Georgia voting law undermines nation’s democracy

On Thursday, Republicans enacted a law that targets the Democratic and Black voters who swung the 2020 election.

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State Rep. Park Cannon, D-Atlanta, is placed into the back of a Georgia State Capitol patrol car after being arrested by Georgia State Troopers at the Georgia State Capitol Building in Atlanta, Thursday. Cannon was arrested by Capitol police after she attempted to knock on the door of the Gov. Brian Kemp office after he signed into law a sweeping Republican-sponsored overhaul of state elections that includes new restrictions on voting by mail and greater legislative control over how elections are run.

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Georgia is now the Poach State.

On Thursday, Republicans enacted a law that targets the Democratic and Black voters who swung the 2020 election. Most egregiously, they included a provision that gives state-level Republicans the tools to take over county vote-counting machinery, kick votes to the side and tip future presidential and congressional vote results to get their desired outcome.

The law will allow Georgia’s legislature to poach elections at will.

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The law, hurried through in one day to limit criticism, has implications for the entire nation, especially if it is copied by other states. Former President Donald Trump sought to overturn the election by invalidating votes in states, including Georgia, where there were close outcomes. He unsuccessfully asked Georgia’s secretary of state to “recalculate” vote totals to “find” enough votes for him. Georgia’s new law will make it possible for the state to comply with such requests in the future. The Chicago Democratic Machine at its peak could only dream about such ability to reverse election results right out in the open.

In her 2017 book “Democracy in Chains: The Deep History of the Radical Right’s Stealth Plan for America,” Nancy MacLean describes a plan to so alter the rules that even majorities of Americans can never reverse them. Georgia is making that its playbook.

The 2020 ballot tabulation in Georgia was fair. The votes were counted three times, once by hand. Even one of the key players in Trump’s effort to overturn the election, lawyer Sidney Powell, is now admitting her claims of election fraud were all a big lie. The election wasn’t rigged, as Trump claimed. But in the future, it could be.

The law includes other ploys to dampen turnout among voters who might vote for Democrats. Polls will close earlier on Election Day. A drivers license number or other documentation, which not all citizens possess, will be required for mail-in ballots. The use of drop boxes will be limited, and will be unavailable in the four days before an election, when they are most needed by voters worried they don’t have time to mail in ballots. It shortens the deadline for requesting mail-in ballots and shortens the time until runoff elections. The law already has been challenged in court, but the outcome is unpredictable.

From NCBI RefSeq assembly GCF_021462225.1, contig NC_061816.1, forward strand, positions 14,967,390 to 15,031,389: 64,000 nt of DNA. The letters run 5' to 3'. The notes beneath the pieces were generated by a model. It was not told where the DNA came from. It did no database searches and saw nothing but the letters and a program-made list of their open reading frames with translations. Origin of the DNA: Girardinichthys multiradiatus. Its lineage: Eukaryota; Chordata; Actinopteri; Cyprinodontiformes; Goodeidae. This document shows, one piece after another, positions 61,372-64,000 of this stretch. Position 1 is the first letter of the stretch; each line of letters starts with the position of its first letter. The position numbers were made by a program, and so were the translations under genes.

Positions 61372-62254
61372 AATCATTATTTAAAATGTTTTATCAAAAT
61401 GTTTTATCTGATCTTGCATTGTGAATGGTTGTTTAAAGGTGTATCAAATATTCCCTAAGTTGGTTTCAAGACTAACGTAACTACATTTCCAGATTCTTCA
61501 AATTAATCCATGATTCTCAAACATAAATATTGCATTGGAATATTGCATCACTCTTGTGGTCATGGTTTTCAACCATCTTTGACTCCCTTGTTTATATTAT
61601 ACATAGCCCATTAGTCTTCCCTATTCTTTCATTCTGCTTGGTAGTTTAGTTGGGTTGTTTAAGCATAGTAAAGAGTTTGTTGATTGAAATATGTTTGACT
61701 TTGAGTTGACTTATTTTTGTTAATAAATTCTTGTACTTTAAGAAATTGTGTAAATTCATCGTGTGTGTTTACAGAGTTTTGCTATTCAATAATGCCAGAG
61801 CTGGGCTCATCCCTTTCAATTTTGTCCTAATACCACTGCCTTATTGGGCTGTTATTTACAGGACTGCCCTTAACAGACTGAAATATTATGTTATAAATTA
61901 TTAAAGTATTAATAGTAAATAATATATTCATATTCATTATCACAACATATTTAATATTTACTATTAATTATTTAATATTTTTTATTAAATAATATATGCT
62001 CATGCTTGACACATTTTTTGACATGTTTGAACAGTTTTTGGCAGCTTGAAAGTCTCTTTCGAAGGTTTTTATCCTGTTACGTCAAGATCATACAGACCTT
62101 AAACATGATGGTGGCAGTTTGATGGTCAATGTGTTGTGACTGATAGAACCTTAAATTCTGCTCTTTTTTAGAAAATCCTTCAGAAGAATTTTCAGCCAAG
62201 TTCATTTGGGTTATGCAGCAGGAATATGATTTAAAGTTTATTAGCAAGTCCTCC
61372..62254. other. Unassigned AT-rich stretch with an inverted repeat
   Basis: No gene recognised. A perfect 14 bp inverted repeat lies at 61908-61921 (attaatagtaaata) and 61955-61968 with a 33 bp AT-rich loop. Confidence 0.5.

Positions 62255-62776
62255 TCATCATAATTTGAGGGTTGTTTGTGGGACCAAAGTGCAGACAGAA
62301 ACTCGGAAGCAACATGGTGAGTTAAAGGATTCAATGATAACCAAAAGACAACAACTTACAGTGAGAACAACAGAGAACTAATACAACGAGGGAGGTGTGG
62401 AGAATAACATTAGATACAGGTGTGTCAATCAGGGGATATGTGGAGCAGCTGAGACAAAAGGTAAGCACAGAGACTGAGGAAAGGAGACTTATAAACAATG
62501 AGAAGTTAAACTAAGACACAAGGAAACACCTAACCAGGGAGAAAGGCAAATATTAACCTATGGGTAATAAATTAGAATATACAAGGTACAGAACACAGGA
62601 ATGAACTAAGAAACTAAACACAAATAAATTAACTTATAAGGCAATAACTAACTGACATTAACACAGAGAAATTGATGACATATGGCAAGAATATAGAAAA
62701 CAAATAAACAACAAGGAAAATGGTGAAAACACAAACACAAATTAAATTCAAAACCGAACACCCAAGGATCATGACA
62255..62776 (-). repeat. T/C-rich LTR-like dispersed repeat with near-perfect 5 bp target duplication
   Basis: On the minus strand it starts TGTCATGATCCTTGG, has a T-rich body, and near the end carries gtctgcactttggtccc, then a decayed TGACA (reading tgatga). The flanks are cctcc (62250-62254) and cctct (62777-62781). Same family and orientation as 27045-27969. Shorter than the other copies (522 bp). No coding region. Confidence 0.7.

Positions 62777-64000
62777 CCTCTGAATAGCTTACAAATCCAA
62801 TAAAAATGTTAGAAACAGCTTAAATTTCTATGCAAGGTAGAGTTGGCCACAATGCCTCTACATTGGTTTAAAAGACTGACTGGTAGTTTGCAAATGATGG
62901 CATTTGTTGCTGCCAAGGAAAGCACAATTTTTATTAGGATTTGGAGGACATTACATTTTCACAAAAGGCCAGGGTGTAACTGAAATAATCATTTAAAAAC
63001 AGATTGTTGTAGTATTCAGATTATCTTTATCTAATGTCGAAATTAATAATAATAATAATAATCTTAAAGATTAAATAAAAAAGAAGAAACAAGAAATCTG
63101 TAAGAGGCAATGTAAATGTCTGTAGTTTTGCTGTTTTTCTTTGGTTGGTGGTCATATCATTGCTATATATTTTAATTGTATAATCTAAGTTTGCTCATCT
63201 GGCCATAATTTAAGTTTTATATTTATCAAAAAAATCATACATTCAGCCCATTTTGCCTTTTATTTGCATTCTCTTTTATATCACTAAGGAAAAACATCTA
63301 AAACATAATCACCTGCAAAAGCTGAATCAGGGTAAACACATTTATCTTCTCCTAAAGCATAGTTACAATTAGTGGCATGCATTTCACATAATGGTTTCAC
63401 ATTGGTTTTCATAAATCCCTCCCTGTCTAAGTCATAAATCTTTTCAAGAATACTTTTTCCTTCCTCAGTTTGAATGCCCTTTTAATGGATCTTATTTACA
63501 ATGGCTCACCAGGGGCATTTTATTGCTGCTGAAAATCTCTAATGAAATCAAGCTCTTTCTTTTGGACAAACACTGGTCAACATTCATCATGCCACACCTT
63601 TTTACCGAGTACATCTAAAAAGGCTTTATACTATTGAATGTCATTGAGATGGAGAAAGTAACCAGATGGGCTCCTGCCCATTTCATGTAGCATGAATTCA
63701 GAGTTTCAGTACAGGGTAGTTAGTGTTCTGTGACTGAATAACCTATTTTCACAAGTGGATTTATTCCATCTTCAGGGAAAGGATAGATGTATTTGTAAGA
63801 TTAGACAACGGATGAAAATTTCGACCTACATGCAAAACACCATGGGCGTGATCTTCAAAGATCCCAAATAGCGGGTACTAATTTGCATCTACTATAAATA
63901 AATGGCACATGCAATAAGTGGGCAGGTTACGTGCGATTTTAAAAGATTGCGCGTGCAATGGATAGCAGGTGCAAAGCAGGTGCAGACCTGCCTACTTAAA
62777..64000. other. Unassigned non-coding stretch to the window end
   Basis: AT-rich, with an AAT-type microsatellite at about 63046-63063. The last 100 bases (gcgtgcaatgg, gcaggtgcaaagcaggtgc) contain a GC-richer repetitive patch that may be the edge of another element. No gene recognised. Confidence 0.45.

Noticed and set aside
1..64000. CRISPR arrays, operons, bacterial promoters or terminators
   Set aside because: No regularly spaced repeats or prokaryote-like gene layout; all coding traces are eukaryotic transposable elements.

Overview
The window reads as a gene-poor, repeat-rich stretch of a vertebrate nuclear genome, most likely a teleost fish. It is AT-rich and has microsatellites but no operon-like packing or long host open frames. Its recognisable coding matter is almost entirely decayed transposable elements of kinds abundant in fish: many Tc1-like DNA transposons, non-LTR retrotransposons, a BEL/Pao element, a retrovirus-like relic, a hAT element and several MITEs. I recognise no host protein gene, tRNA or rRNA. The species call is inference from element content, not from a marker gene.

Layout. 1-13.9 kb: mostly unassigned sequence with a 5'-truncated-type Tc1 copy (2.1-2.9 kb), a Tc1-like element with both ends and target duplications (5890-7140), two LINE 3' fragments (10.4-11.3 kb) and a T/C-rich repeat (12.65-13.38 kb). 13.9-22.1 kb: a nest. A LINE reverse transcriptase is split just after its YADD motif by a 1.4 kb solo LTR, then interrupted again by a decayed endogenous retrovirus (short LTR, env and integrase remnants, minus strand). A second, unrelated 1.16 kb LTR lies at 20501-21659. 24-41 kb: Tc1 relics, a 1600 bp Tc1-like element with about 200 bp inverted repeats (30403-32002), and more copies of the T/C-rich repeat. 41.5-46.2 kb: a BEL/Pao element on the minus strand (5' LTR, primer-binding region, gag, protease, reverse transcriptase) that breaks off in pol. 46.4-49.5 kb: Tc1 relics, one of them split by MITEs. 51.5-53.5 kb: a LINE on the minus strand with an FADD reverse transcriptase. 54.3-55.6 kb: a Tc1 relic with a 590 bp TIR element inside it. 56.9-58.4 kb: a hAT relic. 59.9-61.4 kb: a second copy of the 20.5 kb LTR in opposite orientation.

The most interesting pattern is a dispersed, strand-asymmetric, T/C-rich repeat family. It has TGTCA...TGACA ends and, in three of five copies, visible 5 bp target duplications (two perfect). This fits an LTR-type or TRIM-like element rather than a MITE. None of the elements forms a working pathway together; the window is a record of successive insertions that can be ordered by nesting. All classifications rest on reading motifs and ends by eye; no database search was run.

The law even criminalizes bringing food and water to voters forced to wait in line for up to 10 hours. It’s no secret who Georgia officials force to do that, and it’s not their Republican constituency. U.S. Senate Majority Leader Chuck Schumer, D-New York, says voters in mostly Black precincts wait eight times longer to vote than voters in mostly white precincts. Meanwhile, more than 250 bills have been introduced across the nation to make it harder for targeted populations to vote.

But most worrisome is the way the Georgia law gives its legislature the power to appoint a majority of the state election board, including its chairman, who now is the secretary of state. That gives the state board the power to do what Trump wanted to do in 2020: Make decisions after the fact about which votes will be counted. State level officials, not those on the county level, will make the decisions on disqualifying ballots and voter eligibility. Who will be willing to stand in line for four, five or six hours to cast a ballot that can be arbitrarily tossed out later?

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The law has been described as an “attempted coup on the future,” “an abandonment of democratic principles” and, by President Joe Biden, “Jim Crow in the 21st century.” That’s not hyperbole.

In Congress, House Democrats passed a bill earlier this month to expand voting rights and reform campaign finance and redistricting rules. But unless the Senate’s filibuster rule is changed, it is unlikely to pass.

Benjamin Franklin, when asked after the Constitutional Convention what kind of government America would have, supposedly said, “A republic, if you can keep it.”

We can’t keep a republic if we not only suppress voting, but also let those in power put their thumbs on the scales after the fact to decide who won.

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